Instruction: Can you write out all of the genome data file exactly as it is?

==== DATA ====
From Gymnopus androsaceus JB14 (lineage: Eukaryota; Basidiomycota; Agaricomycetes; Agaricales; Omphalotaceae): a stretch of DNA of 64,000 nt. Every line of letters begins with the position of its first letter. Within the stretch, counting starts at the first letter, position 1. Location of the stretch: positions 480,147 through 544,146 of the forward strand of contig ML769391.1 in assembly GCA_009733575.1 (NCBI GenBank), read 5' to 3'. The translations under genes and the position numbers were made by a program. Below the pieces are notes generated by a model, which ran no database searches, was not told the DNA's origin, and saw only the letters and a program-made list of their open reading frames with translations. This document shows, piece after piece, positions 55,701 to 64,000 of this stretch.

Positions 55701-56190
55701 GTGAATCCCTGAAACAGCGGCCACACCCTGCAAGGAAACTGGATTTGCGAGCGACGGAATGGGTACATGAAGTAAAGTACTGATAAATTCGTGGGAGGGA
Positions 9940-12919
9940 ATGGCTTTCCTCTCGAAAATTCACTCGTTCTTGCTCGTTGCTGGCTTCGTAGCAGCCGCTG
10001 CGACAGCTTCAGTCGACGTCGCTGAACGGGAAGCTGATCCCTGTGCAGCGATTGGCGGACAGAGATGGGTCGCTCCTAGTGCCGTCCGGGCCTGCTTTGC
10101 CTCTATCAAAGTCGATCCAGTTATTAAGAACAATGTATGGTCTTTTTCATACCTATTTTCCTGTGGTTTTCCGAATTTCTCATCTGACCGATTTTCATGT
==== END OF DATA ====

From Gymnopus androsaceus JB14 (lineage: Eukaryota; Basidiomycota; Agaricomycetes; Agaricales; Omphalotaceae): a stretch of DNA of 64,000 nt. Every line of letters begins with the position of its first letter. Within the stretch, counting starts at the first letter, position 1. Location of the stretch: positions 480,147 through 544,146 of the forward strand of contig ML769391.1 in assembly GCA_009733575.1 (NCBI GenBank), read 5' to 3'. The translations under genes and the position numbers were made by a program. Below the pieces are notes generated by a model, which ran no database searches, was not told the DNA's origin, and saw only the letters and a program-made list of their open reading frames with translations. This document shows, piece after piece, positions 55,701 to 64,000 of this stretch.

Positions 55701-56190
55701 GTGAATCCCTGAAACAGCGGCCACACCCTGCAAGGAAACTGGATTTGCGAGCGACGGAATGGGTACATGAAGTAAAGTACTGATAAATTCGTGGGAGGGA
Positions 9940-12919
9940 ATGGCTTTCCTCTCGAAAATTCACTCGTTCTTGCTCGTTGCTGGCTTCGTAGCAGCCGCTG
10001 CGACAGCTTCAGTCGACGTCGCTGAACGGGAAGCTGATCCCTGTGCAGCGATTGGCGGACAGAGATGGGTCGCTCCTAGTGCCGTCCGGGCCTGCTTTGC
10101 CTCTATCAAAGTCGATCCAGTTATTAAGAACAATGTATGGTCTTTTTCATACCTATTTTCCTGTGGTTTTCCGAATTTCTCATCTGACCGATTTTCATGT